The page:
The Universidad Complutense Madrid (http://www.ucm.es) has become the first library in continental Europe and in a non-English speaking country to join the 2-year-old Google Book Search program. With 3 million volumes, the Complutense Library is the second largest in Spain, following only the National Library. This addition will greatly expand Google Book Search's Spanish language holdings, but the library also has holdings in French, German, Latin, Italian, and English.
In the press conference announcing the accord, Carlos Berzosa, rector of Complutense, was careful to announce that only those books in the public domain will be digitized. Copyright in Spain, according to the Law of Intellectual Property (Real Decreto Legislativo 1/1996, April 12) extends 70 years after the death of the author.
A well-developed university Web site explaining the program was available immediately (http://www.ucm.es/BUCM/biblioteca/11979.php). It outlined benefits to the Biblioteca Universidad Complutense (BUC) library user community:
- The project will provide access from any place with an Internet connection.
- Not just the title and bibliographic description will be searchable, but soon the complete text, which users will also be able to browse and display.
- The project will catalog all the digitized works, produce an inventory of works needing binding and restoration, and promote greater visibility for the collection.
- The project will provide access to the digitized collections of other Google Library Project participants, estimated at 15.5 million works in the public domain.
Complutense is the seventh library to announce a Google Library Project partnership. Oxford University, Harvard University, Stanford University, the University of Michigan, and the New York Public Library co-initiated the program in 2004. More recently the 10-campus University of California dived into the pool (see the Aug. 14, 2006, NewsBreak at http://newsbreaks.infotoday.com/nbreader.asp?ArticleID=17375).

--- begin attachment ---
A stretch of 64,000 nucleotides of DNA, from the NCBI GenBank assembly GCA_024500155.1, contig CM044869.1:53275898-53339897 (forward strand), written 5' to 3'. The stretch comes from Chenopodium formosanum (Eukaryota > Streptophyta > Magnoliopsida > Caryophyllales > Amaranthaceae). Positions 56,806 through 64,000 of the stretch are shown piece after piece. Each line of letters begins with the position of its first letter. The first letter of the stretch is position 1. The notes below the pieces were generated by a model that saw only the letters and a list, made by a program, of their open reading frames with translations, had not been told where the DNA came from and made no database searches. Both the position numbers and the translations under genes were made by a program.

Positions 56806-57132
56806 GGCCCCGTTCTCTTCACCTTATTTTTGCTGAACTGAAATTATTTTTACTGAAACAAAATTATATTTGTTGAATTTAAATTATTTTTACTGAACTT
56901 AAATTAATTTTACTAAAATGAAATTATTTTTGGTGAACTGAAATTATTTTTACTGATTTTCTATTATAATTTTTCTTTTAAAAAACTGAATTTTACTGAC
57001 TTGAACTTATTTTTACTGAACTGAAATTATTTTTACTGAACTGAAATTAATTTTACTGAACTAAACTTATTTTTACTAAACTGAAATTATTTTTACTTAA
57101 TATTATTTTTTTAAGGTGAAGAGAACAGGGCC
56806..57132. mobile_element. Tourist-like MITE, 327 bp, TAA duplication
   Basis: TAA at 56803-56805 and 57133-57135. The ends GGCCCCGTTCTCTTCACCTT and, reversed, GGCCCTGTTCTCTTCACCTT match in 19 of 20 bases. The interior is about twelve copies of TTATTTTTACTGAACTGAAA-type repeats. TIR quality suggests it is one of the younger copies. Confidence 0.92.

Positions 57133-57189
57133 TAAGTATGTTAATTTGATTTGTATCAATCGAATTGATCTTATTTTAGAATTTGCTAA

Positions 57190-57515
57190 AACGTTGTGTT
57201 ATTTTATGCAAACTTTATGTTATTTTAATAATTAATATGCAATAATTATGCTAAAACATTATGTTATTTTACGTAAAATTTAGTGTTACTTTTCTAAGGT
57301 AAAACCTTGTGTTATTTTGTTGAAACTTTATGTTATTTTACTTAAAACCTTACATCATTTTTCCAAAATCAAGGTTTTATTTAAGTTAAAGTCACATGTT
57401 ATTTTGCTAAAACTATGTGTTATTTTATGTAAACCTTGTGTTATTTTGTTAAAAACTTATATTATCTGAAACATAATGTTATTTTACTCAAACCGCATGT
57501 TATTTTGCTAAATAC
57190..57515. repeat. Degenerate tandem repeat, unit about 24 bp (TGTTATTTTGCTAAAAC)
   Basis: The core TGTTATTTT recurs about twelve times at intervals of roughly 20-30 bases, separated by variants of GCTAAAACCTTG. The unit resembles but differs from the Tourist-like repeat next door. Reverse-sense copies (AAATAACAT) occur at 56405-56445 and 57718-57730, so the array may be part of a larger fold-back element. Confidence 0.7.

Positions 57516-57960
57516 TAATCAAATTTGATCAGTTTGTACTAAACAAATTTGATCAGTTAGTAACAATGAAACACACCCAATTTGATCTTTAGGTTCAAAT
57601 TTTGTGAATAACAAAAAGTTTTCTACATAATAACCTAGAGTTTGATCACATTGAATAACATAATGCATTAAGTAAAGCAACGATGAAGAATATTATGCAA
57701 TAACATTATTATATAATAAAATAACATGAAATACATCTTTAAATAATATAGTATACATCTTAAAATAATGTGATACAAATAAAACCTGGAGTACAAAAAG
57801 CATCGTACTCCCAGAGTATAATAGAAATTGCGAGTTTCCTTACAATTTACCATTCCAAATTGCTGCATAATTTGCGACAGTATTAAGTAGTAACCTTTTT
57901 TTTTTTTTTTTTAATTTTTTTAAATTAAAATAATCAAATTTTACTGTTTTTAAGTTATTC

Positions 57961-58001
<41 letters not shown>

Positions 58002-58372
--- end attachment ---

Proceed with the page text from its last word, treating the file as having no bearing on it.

Complutense has not followed the example of the University of Michigan and posted its contract with Google for the world to see. Indeed, according to a "Política de privacidad," it acknowledges the privacy of the contract between the two parties. Nevertheless, the terms sound similar to the those between Google and each of the other libraries already in the fold. Google provides its experience and expertise in massive digitization and assumes the costs of scanning, transportation, and storage when the scanning cannot be accomplished on site within the university. The library supplies the books and the experts who will determine what should be scanned, prepare the books, and supervise the procedures to ensure the integrity of the collection.
Mission and Money
Essentially, this means a huge qualitative leap for Complutense's digitization efforts, which are already claimed to be the largest in Spain and one of the largest in Europe. In addition to electronic versions of theses and journals published in the university, Complutense has the Biblioteca Digital Dioscórides (http://www.ucm.es/BUCM/buscar/6078.php), which offers free public access through the Internet to the full text of a 2,500-volume collection of books (and 40,000 images) in the history of science and the humanities. It was funded with the collaboration of the nonprofit Fundación Ciencias de la Salud (Foundation for the Health Sciences) and GlaxoSmithKline.